We now examine the rest of the limbs of bhakti. Rupa Goswami writes about these: eṣām atra daśāṅgānāṁ bhavet prārambha-rupatā: these ten limbs are the beginning of bhakti. We list them below (starting from the fourth limb as the first three limbs are discussed elsewhere).
- guru-pādāśraya tasmāt = taking shelter of the guru
- kṛṣṇa-dīkṣādi śikṣaṇam = taking dīkṣā and studying under the guru
- viśrambheṇa guroḥ sevā = serving the guru with sincerity.
- sādhu-vartmānuvartanam = following the path of great devotees.
- sad-dharma-pṛcchā = inquiring about sad-dharma. Asking questions, inquiry etc. is part of bhakti. This implies of course that one has to to study1.
- bhogādi-tyāgaḥ kṛṣṇasya hetave = giving up objects of material enjoyment or activities, for getting Kṛṣṇa’s grace (according to Jiva Goswami). So the sadhaka gives up activities that are not favorable for bhakti because they displease Kṛṣṇa.
- nivāso dvārakādau ca gaṅgāder api sannidhau = residence in Dvārakā, Gaṅgā or other holy places.
- vyāvahāreṣu sarveṣu yāvad-arthānuvartitā = in all dealings, exert oneself only as much as necessary. If one is working at a business or job, one has to keep in mind that one is a devotee, and all one’s activities are ultimately meant for bhakti.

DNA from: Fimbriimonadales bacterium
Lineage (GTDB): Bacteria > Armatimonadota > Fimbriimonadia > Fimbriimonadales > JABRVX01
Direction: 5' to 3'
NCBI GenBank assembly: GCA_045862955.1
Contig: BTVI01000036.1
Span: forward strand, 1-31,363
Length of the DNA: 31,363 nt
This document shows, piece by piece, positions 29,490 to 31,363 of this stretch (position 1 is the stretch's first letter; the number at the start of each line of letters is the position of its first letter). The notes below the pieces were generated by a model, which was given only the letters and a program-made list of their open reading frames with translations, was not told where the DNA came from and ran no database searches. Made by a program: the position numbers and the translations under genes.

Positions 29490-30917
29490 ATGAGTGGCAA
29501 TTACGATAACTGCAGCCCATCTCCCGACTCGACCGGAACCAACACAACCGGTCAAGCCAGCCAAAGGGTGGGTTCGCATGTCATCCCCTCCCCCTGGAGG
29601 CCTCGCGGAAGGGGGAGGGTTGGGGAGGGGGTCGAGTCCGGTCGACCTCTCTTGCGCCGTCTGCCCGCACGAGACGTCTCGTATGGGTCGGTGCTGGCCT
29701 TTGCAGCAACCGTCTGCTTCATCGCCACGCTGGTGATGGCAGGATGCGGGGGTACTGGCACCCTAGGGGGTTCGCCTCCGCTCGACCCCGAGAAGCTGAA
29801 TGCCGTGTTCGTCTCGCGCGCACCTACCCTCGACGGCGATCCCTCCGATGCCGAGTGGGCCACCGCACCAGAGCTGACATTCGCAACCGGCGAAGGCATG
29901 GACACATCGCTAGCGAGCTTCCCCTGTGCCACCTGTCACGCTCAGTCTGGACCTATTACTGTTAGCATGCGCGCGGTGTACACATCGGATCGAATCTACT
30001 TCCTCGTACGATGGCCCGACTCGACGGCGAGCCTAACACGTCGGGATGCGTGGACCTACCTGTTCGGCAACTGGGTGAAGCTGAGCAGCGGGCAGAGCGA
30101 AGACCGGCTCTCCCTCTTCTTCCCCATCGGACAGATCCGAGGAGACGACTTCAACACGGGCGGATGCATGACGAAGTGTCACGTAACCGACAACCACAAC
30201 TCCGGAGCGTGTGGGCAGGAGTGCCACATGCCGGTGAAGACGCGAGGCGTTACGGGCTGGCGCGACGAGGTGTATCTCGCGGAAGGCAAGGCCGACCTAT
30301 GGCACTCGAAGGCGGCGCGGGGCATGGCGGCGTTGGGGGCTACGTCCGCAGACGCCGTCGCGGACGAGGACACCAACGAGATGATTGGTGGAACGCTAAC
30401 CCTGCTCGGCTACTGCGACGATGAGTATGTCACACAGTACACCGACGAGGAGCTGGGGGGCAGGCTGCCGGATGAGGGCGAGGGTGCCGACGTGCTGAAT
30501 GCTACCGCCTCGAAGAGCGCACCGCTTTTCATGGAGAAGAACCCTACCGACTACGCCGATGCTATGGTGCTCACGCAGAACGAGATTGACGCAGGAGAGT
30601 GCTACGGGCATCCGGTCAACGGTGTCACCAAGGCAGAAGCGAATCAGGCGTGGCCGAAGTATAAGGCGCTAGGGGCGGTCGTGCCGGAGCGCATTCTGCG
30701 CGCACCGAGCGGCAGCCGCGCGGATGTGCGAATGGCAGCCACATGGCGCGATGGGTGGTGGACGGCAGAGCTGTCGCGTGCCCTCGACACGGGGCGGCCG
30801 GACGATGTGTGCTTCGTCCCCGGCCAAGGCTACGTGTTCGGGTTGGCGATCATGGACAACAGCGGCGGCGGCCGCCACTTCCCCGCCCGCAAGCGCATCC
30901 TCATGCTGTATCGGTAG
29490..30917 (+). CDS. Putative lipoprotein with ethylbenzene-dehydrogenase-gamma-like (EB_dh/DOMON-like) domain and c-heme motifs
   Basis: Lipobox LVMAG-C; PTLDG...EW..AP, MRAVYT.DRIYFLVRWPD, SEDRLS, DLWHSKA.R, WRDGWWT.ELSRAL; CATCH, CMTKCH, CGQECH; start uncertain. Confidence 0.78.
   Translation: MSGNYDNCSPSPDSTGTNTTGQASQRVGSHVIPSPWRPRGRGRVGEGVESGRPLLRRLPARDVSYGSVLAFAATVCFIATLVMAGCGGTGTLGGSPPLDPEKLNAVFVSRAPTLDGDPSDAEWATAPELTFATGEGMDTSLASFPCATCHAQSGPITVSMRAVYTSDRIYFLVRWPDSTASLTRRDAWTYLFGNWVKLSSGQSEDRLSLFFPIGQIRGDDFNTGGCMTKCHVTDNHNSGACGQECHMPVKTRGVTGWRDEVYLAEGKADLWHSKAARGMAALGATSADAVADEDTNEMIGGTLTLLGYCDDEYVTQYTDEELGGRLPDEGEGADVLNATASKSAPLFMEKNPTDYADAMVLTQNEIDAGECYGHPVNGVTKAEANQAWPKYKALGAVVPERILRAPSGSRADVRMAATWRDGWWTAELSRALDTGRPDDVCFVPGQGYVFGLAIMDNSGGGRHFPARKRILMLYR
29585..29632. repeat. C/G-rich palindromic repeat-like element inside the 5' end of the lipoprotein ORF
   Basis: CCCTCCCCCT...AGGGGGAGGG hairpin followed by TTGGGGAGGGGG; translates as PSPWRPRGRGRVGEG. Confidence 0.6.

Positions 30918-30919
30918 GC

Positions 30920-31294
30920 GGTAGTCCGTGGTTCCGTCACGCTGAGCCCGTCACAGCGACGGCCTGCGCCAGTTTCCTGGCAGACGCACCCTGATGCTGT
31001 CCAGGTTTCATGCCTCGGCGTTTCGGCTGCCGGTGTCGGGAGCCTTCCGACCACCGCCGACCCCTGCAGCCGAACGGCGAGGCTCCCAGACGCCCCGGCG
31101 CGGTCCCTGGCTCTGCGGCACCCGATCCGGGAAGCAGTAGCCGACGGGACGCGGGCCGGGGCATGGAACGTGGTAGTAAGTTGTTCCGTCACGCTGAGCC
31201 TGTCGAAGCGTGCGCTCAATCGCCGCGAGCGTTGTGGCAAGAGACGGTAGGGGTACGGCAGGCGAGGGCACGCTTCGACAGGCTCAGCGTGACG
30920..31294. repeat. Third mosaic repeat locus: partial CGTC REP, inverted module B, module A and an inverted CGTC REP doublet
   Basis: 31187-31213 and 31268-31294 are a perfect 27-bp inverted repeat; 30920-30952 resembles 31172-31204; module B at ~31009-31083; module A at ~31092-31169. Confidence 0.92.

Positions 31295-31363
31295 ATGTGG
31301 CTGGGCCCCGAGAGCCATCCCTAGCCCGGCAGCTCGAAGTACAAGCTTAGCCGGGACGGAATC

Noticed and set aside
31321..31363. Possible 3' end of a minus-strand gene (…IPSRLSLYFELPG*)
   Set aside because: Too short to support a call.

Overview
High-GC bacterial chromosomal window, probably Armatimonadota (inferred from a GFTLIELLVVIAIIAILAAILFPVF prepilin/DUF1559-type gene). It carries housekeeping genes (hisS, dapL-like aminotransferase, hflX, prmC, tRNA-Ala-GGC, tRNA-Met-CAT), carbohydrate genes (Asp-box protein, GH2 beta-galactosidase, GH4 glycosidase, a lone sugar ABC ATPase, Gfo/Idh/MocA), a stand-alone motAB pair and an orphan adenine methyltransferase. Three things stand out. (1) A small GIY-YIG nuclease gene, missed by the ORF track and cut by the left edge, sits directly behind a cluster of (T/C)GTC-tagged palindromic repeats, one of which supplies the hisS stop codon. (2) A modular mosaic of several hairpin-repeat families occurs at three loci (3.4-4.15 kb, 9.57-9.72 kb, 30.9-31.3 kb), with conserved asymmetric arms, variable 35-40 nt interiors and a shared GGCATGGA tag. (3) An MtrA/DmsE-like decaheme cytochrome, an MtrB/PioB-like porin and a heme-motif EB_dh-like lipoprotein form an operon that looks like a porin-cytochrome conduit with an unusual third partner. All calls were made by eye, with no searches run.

- hari-vāsara-sammāno = observing Hari’s days, like ekādaśī, and also observing other days like Janmāṣṭamī. Ekādaśī is the eleventh day of the fortnight. It is Kṛṣṇa’s day because there are eleven senses, and Kṛṣṇa is the master of the senses1. Fasting and chanting can help control the senses.
- dhātry-aśvatthādi-gauravam = respecting trees like Amla and Aśvattha and plants like tulasi. Vaishnavas respect plants, animals, humans and indeed all life.
Reflection will show that many of the above limbs of bhakti are just natural for someone who has bhāva for Kṛṣṇa. As they are not natural for the sādhaka, they are presented as prescriptions. By practicing them, they eventually become part of one’s nature.
- भक्ति रसामृत सिंधु lectures, Bhakti Tirtha II, Shri Satyanarayana dasa Babaji, Jiva Institute, Vrindavan. 2017. ↩